We can define predictive models as quantitative mathematical projections that use statistical classifiers to determine the probability of a specific water quality event in the future.
Predictive modelling can also be applied to an unknown water quality event, even after it has occurred.
Developing and using a more quantitative ‘water quality model’ will improve:
- current understanding of the system (typically depicted in a conceptual model) at Step 1 of the Water Quality Management Framework
- predictions of water quality improvement from management strategies at Step 8 of the framework.
Types of predictive models for water quality
There are almost as many schemes for classifying water quality models as there are models. One useful classification scheme (SKM 2011) describes 3 types of water quality models:
- catchment models — derive flows from rainfall runoff and simulate associated pollutant loads
- in-stream models — simulate hydrodynamic behaviour of flows and in-stream water quality processes
- ecological response models — simulate the ecosystem response to stressors, such as flow and water quality.
These types of models need to be highly interdependent (Webster et al. 2008). Bayesian networks and other statistical interaction models have been used as a high-level integration framework.
Catchment models are highly developed and widely used in Australia.
Australia's national hydrological modelling platform, eWater Source, has been used in many locations throughout the country.
In-stream (or receiving waters) models
In Australia, there are scattered occurrences of the use of in-stream models for rivers, with no consistency in application.
The widely used Integrated Quantity and Quality Model (IQQM) has been promoted as having water quality modelling capabilities but the little development in this area has focused on ‘conservative’ water quality constituents, such as salinity.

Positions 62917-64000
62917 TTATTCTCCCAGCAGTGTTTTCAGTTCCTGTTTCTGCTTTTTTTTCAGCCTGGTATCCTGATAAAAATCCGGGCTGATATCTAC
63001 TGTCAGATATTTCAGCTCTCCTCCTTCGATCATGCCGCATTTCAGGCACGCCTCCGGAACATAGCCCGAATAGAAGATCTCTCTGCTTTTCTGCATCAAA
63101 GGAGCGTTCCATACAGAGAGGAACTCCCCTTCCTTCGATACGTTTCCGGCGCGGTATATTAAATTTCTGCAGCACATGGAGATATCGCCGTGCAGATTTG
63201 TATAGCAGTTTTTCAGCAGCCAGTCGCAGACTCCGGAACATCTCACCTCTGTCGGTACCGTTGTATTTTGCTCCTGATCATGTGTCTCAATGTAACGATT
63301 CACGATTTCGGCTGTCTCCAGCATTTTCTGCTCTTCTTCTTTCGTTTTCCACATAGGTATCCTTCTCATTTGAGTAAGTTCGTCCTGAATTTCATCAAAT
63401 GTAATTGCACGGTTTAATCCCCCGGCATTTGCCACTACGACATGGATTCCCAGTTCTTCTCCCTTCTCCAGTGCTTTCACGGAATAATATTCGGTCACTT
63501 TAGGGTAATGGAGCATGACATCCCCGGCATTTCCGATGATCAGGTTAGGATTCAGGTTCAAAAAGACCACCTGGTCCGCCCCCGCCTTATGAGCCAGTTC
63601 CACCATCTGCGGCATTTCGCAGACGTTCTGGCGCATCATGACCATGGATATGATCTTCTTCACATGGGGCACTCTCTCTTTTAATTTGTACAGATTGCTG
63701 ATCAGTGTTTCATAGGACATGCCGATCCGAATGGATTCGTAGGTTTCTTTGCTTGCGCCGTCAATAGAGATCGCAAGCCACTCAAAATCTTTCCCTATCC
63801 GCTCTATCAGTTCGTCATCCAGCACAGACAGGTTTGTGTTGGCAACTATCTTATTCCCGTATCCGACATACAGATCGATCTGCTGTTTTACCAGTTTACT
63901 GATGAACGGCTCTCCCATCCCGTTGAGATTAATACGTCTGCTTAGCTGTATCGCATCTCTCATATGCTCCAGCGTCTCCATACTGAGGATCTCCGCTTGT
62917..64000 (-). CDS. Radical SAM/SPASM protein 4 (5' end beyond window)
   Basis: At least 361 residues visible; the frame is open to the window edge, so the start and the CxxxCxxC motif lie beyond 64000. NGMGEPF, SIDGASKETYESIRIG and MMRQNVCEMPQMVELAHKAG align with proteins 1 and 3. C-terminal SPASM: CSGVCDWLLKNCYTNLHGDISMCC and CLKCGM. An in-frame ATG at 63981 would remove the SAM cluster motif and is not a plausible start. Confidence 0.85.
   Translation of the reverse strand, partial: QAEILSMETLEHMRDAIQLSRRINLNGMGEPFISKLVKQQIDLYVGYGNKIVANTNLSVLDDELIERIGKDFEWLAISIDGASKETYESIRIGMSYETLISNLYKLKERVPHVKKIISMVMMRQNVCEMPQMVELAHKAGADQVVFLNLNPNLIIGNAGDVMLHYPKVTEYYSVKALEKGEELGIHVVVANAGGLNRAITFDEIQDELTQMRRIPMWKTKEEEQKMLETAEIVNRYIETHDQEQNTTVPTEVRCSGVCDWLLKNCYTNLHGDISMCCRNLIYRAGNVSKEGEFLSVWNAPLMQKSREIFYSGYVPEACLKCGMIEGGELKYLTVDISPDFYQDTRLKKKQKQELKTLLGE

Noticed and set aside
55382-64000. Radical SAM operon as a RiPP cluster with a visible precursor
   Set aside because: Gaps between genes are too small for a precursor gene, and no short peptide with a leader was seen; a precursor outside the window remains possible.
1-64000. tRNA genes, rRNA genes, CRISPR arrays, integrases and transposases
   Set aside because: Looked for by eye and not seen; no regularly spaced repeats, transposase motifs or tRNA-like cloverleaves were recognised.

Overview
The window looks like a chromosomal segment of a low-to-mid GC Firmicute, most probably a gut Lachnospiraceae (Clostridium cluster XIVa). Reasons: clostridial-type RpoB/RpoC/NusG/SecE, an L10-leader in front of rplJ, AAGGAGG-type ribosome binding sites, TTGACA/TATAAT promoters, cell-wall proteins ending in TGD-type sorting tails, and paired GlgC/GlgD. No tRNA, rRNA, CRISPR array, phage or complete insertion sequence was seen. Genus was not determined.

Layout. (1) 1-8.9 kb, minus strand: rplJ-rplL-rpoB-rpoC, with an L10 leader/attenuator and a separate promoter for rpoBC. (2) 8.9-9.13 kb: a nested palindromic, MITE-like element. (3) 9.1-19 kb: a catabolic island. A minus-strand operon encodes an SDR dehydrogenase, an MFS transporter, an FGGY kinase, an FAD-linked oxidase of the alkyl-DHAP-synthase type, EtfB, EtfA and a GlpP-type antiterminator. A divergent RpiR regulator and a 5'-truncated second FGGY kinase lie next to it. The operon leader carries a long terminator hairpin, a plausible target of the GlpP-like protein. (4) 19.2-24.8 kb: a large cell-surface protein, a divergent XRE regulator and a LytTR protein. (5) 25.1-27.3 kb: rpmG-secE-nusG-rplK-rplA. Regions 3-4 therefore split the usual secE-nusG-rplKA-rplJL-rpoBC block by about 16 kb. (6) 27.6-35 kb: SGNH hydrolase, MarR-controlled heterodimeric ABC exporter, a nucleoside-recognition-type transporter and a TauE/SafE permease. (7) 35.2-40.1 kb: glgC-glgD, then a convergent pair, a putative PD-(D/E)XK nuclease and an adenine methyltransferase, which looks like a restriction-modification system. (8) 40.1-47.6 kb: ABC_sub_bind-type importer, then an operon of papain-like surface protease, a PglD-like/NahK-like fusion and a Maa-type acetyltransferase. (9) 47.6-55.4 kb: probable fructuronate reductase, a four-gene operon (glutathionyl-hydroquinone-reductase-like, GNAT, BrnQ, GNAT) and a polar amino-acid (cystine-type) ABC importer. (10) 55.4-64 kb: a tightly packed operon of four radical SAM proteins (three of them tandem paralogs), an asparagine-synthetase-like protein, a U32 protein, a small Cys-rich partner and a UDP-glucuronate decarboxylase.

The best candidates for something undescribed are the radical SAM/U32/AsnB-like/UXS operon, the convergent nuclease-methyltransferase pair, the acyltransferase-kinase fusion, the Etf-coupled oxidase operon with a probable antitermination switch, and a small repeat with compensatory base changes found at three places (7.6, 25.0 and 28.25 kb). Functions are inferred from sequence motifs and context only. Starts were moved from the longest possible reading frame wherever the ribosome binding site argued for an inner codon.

Hydrodynamic and water quality models have been applied many times in Australia’s estuarine and coastal waters. Refer to CSIRO’s eReef suite of models.
Ideally, in-stream models would be coupled with catchment models. Most of the applications to date simply use the outputs from the catchment models as inputs to the in-stream models.
Ecological response models
Ecological response models are only useful for management goals relevant to the community value of ecosystem protection. In Australia, they have been developed to understand the magnitude of ecological change in the Murray–Darling Basin under multiple scenarios.
Eco Modeller is an example of a tool that can be used to build, store and run quantitative models of ecological responses to physical and biological factors.
In the Water Quality Guidelines, our approach to deriving toxicant guideline values could be considered a type of ecological response model.
Guidance on application of water quality models
Formulating the conceptual model at Step 1 of the Water Quality Management Framework is the precursor to development of more detailed quantitative prediction models. The more complex the conceptual modelling, the more detailed a predictive model may be.